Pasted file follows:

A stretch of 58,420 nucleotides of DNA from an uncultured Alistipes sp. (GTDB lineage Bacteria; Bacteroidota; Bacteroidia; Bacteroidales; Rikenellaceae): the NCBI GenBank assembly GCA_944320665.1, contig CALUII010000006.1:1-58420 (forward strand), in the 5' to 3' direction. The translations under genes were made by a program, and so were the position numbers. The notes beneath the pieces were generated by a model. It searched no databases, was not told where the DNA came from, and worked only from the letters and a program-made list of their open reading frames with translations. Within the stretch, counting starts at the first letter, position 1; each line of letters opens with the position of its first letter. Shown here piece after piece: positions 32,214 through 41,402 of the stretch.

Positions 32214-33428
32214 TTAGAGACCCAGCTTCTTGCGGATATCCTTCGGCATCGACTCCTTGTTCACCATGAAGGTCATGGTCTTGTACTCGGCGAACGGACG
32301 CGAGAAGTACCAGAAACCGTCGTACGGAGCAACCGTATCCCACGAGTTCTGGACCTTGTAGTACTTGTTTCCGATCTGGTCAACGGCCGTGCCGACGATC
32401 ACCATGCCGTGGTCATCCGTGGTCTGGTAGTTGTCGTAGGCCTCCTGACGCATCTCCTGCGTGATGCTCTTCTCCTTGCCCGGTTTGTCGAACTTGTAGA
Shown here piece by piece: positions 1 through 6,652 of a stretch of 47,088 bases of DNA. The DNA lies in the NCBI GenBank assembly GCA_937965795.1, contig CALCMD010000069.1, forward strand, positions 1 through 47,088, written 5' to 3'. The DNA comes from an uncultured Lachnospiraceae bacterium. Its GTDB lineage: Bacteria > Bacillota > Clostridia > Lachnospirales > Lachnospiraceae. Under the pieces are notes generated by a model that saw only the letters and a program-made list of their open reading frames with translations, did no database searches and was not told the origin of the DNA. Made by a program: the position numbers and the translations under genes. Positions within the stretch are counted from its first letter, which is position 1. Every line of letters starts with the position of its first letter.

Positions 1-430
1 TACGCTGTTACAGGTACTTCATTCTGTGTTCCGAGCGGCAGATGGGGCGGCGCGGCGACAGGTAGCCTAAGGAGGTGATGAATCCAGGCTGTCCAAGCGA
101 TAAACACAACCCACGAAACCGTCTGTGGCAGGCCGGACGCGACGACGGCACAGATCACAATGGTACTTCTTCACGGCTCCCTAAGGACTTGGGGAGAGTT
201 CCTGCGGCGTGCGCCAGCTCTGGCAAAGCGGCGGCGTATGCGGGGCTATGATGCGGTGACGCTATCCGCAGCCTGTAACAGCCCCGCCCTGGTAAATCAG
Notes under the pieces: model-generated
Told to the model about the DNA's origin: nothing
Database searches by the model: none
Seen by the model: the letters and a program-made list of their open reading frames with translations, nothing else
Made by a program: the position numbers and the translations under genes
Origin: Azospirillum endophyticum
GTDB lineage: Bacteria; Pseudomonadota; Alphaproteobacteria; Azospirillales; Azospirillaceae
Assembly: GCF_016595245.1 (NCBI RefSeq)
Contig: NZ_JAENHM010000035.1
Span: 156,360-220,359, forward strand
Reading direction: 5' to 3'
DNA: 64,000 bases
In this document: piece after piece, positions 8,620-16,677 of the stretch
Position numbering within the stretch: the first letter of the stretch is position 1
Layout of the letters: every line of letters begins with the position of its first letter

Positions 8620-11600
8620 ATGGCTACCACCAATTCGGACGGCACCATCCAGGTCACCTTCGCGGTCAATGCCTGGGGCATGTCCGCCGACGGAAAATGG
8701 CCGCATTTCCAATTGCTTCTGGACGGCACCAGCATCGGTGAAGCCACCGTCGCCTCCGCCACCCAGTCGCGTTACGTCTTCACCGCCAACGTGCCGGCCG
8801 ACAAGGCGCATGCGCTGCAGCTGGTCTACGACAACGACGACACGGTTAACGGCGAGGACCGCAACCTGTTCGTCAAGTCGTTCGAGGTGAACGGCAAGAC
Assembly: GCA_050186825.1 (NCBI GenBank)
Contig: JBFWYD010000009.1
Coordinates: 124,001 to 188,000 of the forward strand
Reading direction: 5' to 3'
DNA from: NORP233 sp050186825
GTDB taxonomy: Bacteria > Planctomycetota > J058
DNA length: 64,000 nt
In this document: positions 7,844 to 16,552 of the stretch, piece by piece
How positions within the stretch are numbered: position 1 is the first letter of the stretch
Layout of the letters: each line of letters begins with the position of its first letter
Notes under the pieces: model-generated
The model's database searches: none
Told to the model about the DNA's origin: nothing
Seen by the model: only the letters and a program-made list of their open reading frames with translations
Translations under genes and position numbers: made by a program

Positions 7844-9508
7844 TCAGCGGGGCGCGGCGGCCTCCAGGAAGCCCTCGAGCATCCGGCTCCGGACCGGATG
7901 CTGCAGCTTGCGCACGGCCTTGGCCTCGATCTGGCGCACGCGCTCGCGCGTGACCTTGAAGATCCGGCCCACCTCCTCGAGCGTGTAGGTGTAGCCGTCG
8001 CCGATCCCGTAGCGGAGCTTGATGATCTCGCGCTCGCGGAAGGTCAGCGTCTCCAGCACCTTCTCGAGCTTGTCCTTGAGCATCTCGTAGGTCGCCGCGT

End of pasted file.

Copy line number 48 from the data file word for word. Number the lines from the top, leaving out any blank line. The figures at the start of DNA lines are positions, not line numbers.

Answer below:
8001 CCGATCCCGTAGCGGAGCTTGATGATCTCGCGCTCGCGGAAGGTCAGCGTCTCCAGCACCTTCTCGAGCTTGTCCTTGAGCATCTCGTAGGTCGCCGCGT